Sunday, 4 May 2008

How to use a May Day

May 1st

Feeling better enough to venture out today. It’s a Public Holiday, so nobody’s at work. However, there’s a three line whip to attend the Big Stadium by 9.00 at the very latest. I breeze in just before nine and the place is almost deserted. There’s music blaring from the loudspeakers, and hundreds of schoolchildren and others beginning to collect round the back of the stadium. So it’s a “Rwandan nine o’clock”, then. It means I can get a good seat with a prime viewing position at the back of the stadium, shielded from any rain or hot sun, and read my book for half and hour. It’s just before ten o’clock before things get properly started.

We begin with a really impressive demonstration by a karate club from one of the local schools. Their ages range from about eight to around thirty, and there are just two girls among them. What a pity the stadium’s almost empty for them.

Next come some dancers, accompanied by singers and drummers, from St Joseph’s school at Kabgayi. They are also really good; there are twelve girls dancing and two of them are exceptionally graceful, with hand movements worthy of kathkali. One of the young lads doing the drumming is also a brilliant dancer and swirls around with his heavy drum as if it were a feather.

Next we have the highlight of the morning, the Grand Parade of representatives from schools, local businesses and public services. Included is the staff of the SORAS insurance office on the ground floor of my flat. (Imagine a similar parade in Bridport with the staff of, say, Nationwide, marching down South Street). The stadium is now getting pretty full. Everyone applauds their work colleagues or friends as they march past. Most groups are carrying emblems to represent their trades. One local bank has its women staff carrying wads of real banknotes. That certainly gets the crowd going! One of the schools goes to town with chemical apparatus, set squares, globes, a dictionary, textbooks. One agricultural co-operative has a man with a wheelbarrow full of seeds, and another man carrying a piglet in his arms. Another local outfit are brandishing bottles of maracuja juice, or jars of jam.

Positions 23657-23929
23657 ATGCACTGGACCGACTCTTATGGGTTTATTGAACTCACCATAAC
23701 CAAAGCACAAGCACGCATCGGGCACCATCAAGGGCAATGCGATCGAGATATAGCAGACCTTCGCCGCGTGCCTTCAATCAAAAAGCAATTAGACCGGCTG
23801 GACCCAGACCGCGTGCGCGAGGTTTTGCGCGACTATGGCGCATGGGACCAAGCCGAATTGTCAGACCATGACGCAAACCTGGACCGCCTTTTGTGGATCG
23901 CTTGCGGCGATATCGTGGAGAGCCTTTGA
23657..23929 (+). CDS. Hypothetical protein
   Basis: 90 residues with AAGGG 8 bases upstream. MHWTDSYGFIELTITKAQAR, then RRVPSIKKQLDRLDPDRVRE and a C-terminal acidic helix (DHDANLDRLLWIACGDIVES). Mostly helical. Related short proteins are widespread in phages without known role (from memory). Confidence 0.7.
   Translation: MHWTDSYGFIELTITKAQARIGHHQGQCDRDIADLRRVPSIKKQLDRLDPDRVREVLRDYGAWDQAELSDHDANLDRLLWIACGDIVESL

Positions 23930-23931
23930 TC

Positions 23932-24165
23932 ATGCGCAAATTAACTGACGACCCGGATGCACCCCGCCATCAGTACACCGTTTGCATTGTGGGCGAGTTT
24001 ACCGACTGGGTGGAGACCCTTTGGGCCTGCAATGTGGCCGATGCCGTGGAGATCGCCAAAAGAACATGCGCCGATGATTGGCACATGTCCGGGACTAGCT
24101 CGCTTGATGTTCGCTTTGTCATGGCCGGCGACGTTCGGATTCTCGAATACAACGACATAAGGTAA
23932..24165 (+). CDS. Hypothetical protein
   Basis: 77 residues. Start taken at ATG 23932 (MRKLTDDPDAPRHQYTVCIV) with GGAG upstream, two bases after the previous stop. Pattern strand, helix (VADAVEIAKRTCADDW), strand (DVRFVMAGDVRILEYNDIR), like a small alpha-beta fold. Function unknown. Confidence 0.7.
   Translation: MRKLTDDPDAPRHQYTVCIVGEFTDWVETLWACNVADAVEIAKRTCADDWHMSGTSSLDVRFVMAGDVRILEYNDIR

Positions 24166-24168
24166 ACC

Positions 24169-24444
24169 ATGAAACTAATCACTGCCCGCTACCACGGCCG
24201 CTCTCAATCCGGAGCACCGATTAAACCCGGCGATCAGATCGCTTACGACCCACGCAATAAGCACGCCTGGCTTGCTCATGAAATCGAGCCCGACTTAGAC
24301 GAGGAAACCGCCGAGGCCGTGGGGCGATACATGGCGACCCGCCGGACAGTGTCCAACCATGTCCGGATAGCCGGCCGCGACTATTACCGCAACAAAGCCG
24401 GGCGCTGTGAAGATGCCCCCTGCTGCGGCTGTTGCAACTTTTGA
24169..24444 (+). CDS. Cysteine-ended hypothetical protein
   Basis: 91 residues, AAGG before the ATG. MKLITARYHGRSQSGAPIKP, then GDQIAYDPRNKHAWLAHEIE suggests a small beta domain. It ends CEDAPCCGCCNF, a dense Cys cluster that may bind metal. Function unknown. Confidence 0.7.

Among the highlights are some of my colleagues from the District Office; girls and teachers from the Islamic secondary school in full Islamic dress, and at the very back of the procession a couple of hundred moto drivers. The security guards in red dungarees show that they haven’t the foggiest idea of how to march in unison – it’s absolutely comical to watch men in uniform so completely out of step with each other and the music. The whole stadium is laughing at them. Karen is the only muzungu in the parade; she’s wearing her Rwandan robes (a lovely pale blue wrap) and is with the school for handicapped children where she works most of the time. The children marching with her, on crutches or in wheelchairs, get a big round of applause.

Everyone else comes past quite solemnly with just the odd wave or two at friends in the watching crowd. But the motos take the place by storm. They overtake each other, they weave in and out. A couple of drivers are showing off by sitting on the floorboards of their bikes. And they do two circuits of the stadium whereas everyone else does just one. By the time they’re finally shepherded out of the arena, the whole place is blue with their exhaust fumes.